social psych snapshot: week of 10/5/15

This week, Hannah provides the research highlights of early fall 2015!

You may already know about the cognitive consequences of Google but this article explores some social consequences of Google and technology more broadly.

Promising lab research suggests that comedy may be an effective means of coping with emotional distress.

New research conceptually replicates an old finding – that taking acetaminophen (Tylenol) can blunt negative emotions – and extends it, suggesting that acetaminophen may blunt strong positive and negative emotions alike.

Hm… I won’t be trying this unusual method of enhancing self-control based on the theory of inhibitory spillover: that trying to control your behavior in one domain might help you control your behavior in another.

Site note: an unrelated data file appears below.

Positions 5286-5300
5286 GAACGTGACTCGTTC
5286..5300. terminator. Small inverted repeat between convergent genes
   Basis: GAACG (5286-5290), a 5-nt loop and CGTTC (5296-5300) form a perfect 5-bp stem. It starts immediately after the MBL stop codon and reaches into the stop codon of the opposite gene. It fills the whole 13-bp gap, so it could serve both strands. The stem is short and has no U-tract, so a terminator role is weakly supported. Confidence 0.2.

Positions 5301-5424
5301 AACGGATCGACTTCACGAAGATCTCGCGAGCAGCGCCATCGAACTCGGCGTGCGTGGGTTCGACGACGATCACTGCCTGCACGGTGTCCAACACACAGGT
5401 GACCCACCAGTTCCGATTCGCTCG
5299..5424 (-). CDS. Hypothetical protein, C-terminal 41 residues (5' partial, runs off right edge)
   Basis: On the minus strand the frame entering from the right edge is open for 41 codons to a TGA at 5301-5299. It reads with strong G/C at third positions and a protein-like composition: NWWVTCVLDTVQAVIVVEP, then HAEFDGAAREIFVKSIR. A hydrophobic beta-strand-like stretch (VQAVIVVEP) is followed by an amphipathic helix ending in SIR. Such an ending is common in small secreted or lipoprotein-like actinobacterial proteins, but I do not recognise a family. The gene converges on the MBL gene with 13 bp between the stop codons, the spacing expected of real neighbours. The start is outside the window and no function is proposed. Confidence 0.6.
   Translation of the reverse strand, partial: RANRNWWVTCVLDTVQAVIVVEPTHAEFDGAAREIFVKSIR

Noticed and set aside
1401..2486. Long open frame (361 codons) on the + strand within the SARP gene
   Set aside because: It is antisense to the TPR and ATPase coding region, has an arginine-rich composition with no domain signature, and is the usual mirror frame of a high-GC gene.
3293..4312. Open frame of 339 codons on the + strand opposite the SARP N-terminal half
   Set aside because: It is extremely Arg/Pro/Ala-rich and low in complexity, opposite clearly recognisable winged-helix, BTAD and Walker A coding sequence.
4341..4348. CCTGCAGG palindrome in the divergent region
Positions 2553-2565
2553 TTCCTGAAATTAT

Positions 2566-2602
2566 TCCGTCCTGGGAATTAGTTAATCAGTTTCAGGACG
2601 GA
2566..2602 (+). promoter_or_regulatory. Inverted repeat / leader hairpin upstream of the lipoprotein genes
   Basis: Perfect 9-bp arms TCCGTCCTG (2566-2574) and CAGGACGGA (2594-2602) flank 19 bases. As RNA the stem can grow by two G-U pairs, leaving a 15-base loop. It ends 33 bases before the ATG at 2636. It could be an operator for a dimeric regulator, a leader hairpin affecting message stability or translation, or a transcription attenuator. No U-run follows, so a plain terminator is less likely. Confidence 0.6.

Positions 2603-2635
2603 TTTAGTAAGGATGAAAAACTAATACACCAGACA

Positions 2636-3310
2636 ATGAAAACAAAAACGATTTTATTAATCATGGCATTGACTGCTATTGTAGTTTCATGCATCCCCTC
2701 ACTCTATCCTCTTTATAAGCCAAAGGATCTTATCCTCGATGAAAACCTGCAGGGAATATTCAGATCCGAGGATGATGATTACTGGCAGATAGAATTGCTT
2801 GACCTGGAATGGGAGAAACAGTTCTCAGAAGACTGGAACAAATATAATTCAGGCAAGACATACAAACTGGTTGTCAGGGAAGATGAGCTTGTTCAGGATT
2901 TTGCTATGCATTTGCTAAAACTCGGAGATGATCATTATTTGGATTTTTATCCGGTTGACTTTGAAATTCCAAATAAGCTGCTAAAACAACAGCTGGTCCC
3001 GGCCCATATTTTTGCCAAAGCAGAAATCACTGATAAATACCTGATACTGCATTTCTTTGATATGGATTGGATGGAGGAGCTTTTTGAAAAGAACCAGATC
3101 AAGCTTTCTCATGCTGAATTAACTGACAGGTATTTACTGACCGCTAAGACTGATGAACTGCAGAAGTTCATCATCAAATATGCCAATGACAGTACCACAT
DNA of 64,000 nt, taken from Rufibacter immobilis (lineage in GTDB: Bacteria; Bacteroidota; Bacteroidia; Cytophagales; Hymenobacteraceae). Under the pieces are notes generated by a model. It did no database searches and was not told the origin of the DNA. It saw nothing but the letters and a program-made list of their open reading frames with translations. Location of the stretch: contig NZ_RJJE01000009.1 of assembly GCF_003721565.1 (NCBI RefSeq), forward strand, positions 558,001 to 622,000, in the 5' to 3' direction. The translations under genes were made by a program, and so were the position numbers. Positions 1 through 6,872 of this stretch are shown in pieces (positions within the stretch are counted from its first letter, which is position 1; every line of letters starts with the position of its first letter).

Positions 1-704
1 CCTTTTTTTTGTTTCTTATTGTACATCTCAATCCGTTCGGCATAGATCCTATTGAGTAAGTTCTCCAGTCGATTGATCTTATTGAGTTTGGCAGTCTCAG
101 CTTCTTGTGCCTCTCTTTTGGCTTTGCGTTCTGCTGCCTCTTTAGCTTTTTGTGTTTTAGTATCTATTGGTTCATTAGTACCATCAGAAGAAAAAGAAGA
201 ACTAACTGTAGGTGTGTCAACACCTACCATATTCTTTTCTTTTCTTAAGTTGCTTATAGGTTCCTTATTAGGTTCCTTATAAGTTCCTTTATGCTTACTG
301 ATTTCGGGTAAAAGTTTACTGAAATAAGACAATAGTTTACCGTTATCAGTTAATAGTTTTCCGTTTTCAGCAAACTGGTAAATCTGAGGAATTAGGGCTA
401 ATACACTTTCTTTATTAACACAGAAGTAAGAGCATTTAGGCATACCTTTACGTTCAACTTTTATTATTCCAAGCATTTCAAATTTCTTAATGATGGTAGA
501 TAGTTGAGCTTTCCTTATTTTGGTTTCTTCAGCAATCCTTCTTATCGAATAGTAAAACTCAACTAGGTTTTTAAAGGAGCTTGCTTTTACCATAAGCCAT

Hannah graduated with a degree in Psychology from Reed College, and worked in educational research and meta-analysis as a lab manager at Duke University before entering the Social Psychology PhD program in 2014. Her research focuses on social psychological processes at work in educational contexts.

Psych in Sum: The Google Effect

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Do you ever wonder what the internet is doing to our brains? You’re not alone!

In 2011, Betsy Sparrow, Jenny Liu and Dan Wegner published an article about the “Google effect,” a phenomena where people neglect to commit information to memory when they know they can easily find it later. Across 4 studies, Sparrow et al found that participants were more likely to remember where they could find information (i.e. the file location on a computer), than the information itself (2011). So the next time you find yourself looking up the address to your favorite bar to tell your Uber driver for the umpteenth time, commit it to memory and best the Google effect!

Sparrow, B., Liu, J., & Wegner, D. M. (2011). Google effects on memory: Cognitive consequences of having information at our fingertips. Science, 333(6043), 776-778.